This 3D scan of the fossilized hand of Australopithecus sediba, a human ancestor whose two-million-year-old remains were discovered in a South African cave, is one of nearly 9,000 fossil scans available for download at MorphoSource.org. Visitors to the site can zoom in or out and rotate the fossil scans, download them and even make their own physical copies to hold in their hands using 3-D printing.
Mongolia, a country of rugged, windswept expanses, is home to three million people and 50 million horses, camels, sheep and cattle. It is there that Greg Gray, professor of global health, infectious diseases and environmental sciences, has set up a remote research outpost that could detect the next global infectious disease pandemic.
The muscle cells of a zebrafish heart, called cardiomyocytes and colored red in this image, are able to re-grow after an injury, something cell biologist Ken Poss and cardiologist Ravi Karra would like to teach human heart cells to do. This image comes from 2015 paper in PNAS, in which their team identified a gene transcription factor that is key to the regeneration program activated in cardiomyocytes after an injury.
Rising seas threaten coastal marshes worldwide, like this marsh just outside Venice, Italy pictured in a satellite image. But a new study by Marco Marani of the Nicholas School finds marshes are more resilient than previously believed. Elevated levels of atmospheric CO2 boost plant biomass production, allowing marshes to trap more sediment and generate more organic soil.
Is falling apart inevitable as we get older? Not for tiny aquatic animals called hydra, says a team led by Duke University aging researcher James Vaupel. Unlike us, hydra continue to survive and reproduce well into old age, the researchers find. The results are part of an eight-year study of more than 2,000 individuals at the Max Planck Institute for Demographic Research.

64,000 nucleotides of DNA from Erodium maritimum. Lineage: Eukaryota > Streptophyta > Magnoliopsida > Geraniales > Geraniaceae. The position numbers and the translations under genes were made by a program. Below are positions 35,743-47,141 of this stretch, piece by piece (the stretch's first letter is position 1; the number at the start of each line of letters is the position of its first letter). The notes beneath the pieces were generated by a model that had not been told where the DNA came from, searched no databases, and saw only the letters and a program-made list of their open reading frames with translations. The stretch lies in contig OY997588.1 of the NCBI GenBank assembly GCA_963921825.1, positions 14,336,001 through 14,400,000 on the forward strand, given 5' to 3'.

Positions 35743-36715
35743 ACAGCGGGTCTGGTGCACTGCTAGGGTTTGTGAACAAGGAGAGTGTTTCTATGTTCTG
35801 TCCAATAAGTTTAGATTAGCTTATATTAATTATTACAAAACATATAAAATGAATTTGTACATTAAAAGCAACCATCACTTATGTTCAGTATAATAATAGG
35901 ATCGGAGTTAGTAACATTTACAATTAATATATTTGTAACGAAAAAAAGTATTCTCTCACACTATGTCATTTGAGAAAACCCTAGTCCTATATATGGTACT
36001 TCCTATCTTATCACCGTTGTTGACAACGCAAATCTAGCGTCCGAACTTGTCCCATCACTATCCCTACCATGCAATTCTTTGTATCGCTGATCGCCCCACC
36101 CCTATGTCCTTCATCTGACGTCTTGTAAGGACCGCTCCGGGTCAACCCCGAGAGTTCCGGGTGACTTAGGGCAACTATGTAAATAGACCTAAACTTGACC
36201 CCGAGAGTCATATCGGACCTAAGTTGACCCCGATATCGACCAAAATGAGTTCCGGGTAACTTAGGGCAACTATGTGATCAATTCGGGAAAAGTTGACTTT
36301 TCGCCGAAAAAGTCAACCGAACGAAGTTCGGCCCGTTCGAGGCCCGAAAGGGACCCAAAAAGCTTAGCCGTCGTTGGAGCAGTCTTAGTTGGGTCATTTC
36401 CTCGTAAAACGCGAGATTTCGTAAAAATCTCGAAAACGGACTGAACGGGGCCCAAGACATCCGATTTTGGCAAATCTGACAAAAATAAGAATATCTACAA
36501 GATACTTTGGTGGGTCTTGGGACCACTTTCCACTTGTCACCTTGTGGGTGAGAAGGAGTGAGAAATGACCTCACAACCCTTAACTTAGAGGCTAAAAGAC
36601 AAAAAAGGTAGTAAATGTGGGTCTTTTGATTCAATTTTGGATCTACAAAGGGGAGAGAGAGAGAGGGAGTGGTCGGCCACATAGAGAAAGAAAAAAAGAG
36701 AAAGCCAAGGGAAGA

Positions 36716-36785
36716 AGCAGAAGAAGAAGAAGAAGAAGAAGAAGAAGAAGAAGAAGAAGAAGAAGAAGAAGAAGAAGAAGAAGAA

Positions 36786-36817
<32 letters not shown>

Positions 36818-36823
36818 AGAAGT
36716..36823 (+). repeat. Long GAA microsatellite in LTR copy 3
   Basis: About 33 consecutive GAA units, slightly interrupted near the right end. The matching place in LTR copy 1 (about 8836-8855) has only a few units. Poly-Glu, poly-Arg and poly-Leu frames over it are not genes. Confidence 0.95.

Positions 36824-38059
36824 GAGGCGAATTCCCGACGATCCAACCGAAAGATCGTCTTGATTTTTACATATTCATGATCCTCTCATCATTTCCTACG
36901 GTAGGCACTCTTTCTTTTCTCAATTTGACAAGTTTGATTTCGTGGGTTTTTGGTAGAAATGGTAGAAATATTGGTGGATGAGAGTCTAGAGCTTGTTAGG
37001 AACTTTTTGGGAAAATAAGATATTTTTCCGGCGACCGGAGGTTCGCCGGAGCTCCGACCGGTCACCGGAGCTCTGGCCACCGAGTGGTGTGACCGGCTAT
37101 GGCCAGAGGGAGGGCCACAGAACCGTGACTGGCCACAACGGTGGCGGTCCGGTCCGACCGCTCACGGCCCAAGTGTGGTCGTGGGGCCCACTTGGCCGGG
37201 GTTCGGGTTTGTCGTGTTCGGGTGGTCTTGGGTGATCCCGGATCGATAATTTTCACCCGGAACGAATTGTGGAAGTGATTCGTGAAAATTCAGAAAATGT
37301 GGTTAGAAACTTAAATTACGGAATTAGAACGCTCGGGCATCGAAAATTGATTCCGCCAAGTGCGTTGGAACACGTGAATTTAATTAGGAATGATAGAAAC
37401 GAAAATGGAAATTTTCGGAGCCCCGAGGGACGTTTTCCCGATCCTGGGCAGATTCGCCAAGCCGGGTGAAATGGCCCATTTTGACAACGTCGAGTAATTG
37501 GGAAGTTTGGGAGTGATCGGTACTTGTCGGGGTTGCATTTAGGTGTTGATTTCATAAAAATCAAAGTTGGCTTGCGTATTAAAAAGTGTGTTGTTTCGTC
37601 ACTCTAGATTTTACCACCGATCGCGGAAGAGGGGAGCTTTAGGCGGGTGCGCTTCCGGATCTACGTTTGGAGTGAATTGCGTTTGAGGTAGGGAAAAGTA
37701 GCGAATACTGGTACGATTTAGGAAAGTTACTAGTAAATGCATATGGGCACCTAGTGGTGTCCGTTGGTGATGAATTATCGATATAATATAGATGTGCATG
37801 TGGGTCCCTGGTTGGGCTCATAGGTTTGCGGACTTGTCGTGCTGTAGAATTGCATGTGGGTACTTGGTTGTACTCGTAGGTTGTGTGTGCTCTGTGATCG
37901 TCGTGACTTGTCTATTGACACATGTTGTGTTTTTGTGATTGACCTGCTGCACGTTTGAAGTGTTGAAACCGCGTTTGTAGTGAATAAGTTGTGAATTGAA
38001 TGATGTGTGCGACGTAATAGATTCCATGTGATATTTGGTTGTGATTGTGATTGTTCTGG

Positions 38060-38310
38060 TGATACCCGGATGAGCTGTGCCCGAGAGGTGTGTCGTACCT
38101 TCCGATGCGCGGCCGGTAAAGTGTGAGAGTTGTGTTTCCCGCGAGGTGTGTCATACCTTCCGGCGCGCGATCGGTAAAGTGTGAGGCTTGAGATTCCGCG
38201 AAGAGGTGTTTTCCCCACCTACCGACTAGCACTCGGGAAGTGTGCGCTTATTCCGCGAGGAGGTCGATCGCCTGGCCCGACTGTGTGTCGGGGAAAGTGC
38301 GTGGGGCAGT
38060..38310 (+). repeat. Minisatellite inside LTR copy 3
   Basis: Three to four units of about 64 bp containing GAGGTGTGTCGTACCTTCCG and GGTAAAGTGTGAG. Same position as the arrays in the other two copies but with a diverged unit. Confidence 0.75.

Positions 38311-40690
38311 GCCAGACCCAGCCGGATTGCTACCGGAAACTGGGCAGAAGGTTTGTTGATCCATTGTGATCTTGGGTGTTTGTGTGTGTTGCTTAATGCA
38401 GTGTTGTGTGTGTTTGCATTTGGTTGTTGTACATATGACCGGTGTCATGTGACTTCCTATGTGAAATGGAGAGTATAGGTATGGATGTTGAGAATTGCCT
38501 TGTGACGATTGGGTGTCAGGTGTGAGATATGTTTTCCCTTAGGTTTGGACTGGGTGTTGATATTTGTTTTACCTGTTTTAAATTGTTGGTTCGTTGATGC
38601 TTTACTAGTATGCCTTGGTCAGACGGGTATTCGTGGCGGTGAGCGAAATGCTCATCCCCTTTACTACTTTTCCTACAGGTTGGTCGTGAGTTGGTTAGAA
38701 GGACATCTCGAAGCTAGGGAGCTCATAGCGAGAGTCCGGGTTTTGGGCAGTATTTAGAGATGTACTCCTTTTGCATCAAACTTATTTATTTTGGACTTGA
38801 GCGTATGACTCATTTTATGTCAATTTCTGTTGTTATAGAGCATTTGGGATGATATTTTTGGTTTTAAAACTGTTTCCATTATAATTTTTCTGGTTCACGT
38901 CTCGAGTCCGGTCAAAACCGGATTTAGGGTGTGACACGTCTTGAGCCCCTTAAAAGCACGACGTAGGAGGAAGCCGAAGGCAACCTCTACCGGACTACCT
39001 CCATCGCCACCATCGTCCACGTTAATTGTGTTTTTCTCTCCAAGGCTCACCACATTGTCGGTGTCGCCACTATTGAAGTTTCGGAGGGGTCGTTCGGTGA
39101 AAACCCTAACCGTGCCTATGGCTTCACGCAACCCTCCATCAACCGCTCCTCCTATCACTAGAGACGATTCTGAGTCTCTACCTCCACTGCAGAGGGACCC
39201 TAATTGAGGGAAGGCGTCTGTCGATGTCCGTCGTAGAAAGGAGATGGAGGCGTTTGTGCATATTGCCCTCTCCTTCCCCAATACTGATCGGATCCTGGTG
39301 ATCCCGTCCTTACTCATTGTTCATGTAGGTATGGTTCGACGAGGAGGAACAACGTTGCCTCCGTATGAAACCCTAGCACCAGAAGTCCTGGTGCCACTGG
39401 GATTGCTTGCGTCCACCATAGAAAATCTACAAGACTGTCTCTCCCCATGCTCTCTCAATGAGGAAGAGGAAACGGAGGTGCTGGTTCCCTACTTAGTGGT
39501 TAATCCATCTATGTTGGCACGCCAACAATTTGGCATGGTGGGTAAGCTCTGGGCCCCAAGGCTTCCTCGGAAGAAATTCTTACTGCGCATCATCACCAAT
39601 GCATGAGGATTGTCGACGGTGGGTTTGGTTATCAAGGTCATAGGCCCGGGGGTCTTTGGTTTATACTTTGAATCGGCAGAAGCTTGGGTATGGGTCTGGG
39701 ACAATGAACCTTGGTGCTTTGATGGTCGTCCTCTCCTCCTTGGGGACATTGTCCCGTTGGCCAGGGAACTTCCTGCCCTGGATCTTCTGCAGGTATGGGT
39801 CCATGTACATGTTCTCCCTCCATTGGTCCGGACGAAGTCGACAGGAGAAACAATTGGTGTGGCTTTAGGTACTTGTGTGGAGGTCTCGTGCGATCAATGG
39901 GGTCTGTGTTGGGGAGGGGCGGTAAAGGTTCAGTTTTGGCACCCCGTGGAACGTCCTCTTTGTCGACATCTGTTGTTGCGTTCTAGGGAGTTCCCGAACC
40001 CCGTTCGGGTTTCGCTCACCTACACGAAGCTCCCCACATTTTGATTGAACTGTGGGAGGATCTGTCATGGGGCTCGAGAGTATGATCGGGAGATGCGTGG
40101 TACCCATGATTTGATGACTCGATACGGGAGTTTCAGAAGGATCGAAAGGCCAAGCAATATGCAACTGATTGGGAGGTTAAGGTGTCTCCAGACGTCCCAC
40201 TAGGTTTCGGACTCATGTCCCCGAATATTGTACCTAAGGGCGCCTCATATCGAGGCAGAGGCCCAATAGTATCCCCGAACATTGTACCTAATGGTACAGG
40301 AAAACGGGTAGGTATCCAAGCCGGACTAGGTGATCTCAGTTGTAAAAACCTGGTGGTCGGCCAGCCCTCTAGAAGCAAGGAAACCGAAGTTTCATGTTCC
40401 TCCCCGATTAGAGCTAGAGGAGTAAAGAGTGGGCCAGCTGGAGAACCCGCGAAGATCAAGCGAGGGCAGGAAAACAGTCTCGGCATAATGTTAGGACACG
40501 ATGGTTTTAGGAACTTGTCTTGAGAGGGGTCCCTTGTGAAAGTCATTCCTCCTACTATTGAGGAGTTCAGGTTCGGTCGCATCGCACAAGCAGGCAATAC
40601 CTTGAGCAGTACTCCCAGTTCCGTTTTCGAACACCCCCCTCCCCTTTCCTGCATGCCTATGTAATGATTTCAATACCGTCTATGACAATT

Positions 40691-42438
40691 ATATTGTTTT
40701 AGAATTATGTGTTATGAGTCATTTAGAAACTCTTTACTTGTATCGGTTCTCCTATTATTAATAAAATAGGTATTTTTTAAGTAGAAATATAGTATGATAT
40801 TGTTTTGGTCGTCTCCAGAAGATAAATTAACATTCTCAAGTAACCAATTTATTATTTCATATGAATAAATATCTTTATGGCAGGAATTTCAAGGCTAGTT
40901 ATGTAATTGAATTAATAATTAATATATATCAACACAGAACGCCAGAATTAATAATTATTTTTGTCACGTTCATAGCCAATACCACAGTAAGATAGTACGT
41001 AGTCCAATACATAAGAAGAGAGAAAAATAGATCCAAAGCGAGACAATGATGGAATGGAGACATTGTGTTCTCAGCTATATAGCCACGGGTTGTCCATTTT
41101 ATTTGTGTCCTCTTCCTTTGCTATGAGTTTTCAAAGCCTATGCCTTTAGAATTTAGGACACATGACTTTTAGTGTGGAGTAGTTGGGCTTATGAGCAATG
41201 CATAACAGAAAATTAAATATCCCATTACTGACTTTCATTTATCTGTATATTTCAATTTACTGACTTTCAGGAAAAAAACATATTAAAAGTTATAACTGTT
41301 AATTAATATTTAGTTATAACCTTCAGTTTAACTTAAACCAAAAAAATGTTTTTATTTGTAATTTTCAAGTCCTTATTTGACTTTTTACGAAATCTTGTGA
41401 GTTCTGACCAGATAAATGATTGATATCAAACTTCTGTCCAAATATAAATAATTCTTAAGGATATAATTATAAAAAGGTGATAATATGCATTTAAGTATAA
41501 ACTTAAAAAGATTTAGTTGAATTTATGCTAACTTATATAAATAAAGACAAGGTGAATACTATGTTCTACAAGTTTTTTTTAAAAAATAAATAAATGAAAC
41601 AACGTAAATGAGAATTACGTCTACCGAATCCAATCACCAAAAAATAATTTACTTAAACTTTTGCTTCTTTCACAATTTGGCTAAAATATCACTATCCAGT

Pundits have reminded us that “all politics is local” since American newspaper columnist Byron Price first used the phrase in 1932 to explain how hometown issues and economics shape national elections.
Old as the adage may be, it still holds true—especially, Megan Mullin’s research suggests, when it comes to the politics of climate change.
“The evidence for the effect of local weather on public opinion regarding climate change is overwhelming,” says Mullin, associate professor of environmental politics at the Nicholas School.
When the largest modern-day plant-eaters -- elephants -- are confined to too small an area, they devastate the vegetation. So 15,000 years ago, when the herbivores like the Columbian mammoth, mastodons and giant ground sloths were even larger, more numerous and more widely distributed, how did the landscape survive?
The answer was probably enormous predators, creatures called “hypercarnivores” by a team of evolutionary biologists appearing online the week of Oct. 26 in the Proceedings of the National Academy of Sciences.
To thrive in the high-temperature environment of a human host, the pathogenic fungus Cryptococcus neoformans depends largely on the Ras1 protein. Connie Nichols, a research scientist in the Andrew Alspaugh lab in Molecular Genetics and Microbiology fused fluorescent proteins from jellyfish to Ras1 (red) and to a protein that helps it survive on the cell membrane called Pfa4 (green). Yellow spots indicate the two proteins are joined.
DURHAM, N.C. – Scientists at Duke Medicine are using transparent fish to watch in real time as Cryptococcal meningitis takes over the brain. The resulting images are worthy of a sci-fi movie teaser, but could be valuable in disrupting the real, crippling brain infection that kills more than 600,000 people worldwide each year.